Another amazing example of the collective power of the Chinese internet is what is called the Human Flesh Search Engine. Because of the insane amount of online users in China, things are passed around fast and a single video or blog post can blow up literally over night. This has created a culture of ‘internet memes’, internet celebrities who get famous for something unbelievable – Brother Sharp, the Chinese beggar, is a perfect example of this. It has also become somewhat of a grassroots police force – where netizens will become enraged with a story of someone who has been abused or wronged and will form an online mob seeking out and often humiliating the person in question.

Group buying is a practice that actually originated in China long before it became an online trend – people would go in with friends and family to buy bulk product from vendors at wholesale prices. Today there are over 100 Chinese group buy online platforms. Traditionally they offered discounts off smaller services like hotels or spa packages, but recently Mercedes jumped on board with a deal where they sold a Smartcar a minute, paving the way for luxury brands to get in on the group buying trend.

Incredible! Back to the core topic, online video is popular in China with sites Youku and Tudou leading the pack. Youku’s first day of trading on the stock market set the value of the company at a reported $3.3billlion US. In China, is online video seen as a valuable marketing medium, and, is it being utilized by businesses in their marketing campaigns?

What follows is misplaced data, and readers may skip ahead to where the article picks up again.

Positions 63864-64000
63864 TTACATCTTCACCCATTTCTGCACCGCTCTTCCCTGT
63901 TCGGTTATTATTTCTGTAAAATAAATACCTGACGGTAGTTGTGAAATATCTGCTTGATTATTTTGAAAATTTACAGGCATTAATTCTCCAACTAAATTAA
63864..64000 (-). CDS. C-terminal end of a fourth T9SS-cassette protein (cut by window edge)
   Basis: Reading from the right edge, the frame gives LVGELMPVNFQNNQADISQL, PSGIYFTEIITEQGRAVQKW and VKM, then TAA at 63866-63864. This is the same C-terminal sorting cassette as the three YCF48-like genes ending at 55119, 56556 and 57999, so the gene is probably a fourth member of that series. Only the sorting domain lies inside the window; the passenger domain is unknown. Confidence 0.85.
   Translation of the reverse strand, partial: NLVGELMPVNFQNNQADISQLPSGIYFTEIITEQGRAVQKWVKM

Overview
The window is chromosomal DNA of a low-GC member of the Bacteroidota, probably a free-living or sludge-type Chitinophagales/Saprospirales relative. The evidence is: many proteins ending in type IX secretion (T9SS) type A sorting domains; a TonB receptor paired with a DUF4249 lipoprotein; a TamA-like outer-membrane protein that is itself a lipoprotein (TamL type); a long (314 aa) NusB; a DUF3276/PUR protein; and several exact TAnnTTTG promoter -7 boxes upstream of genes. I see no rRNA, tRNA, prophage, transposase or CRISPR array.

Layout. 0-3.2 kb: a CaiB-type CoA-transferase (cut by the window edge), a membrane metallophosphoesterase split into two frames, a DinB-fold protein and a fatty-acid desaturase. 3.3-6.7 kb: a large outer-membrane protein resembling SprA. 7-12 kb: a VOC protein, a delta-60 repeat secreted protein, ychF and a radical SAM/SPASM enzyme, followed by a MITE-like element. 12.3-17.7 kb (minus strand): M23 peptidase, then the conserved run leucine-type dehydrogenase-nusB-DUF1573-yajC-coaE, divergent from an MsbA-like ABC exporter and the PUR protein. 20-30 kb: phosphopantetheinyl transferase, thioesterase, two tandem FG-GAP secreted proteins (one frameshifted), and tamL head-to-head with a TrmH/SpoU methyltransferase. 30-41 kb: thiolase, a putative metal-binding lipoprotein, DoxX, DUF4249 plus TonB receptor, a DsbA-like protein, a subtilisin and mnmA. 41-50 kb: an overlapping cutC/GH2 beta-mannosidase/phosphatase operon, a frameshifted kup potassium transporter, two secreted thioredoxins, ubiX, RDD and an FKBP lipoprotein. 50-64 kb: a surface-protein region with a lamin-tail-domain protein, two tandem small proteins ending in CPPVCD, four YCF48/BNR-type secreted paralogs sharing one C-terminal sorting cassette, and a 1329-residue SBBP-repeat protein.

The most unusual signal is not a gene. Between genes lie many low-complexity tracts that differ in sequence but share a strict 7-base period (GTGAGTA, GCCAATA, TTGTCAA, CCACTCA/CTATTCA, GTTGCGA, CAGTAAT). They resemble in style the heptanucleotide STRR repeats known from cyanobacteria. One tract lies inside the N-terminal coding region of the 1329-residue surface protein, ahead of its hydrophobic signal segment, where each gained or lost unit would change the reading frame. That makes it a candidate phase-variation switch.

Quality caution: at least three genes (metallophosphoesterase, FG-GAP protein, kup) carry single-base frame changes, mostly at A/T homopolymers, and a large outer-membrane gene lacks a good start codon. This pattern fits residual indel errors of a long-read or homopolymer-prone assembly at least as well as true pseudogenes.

DEBI BLIZARD: Yes, many brands are investing heavily in digital and social media. China has the world’s largest online population, 485 million, which is over 50% larger than the entire population of America.

But with that said, we don’t recommend basing your marketing strategy on media choices. Everything should start with the creative idea and the message you are trying to get across for your brand. Once you have figured that out, then it’s simply about how to creatively show that and from there, what forms that creative will take, i.e. TV, print, digital, online video, retail, etc. Everything should go back to the one core idea and feel seamless and integrated across all media channels as opposed to having one strong digital initiative but not reflecting the same brand look and feel elsewhere. That is just poor communication.

Well said. Debi, tell us how you saw W+K use video successfully – for instance, an ad campaign we’re aware of..

DEBI BLIZARD: Online video is such a common tool today that is almost a double edged sword. It is a fast and cheaper way to get your stuff seen and spread, but you have a very short window of time to catch the attention of your viewers in a new and interesting way before they click through to watch something else. The Old SpiceThe Man Your Man Could Smell Like’ is a great example of getting people involved and engaged using social media in a way they hadn’t thought of before. It built off of the TV commercial that everyone knew and saw in 2010 featuring Mustafa, the shower dude. The idea was to create conversation around body wash with men and women and the campaign captured 75% of all online conversations of the topic. Over 3 days, Old Spice and W+K had a team on-site working around the clock creating videos and responding to fans in real time. There was an element of surprise in it. Then look at how many brands tried to copy the same method since then.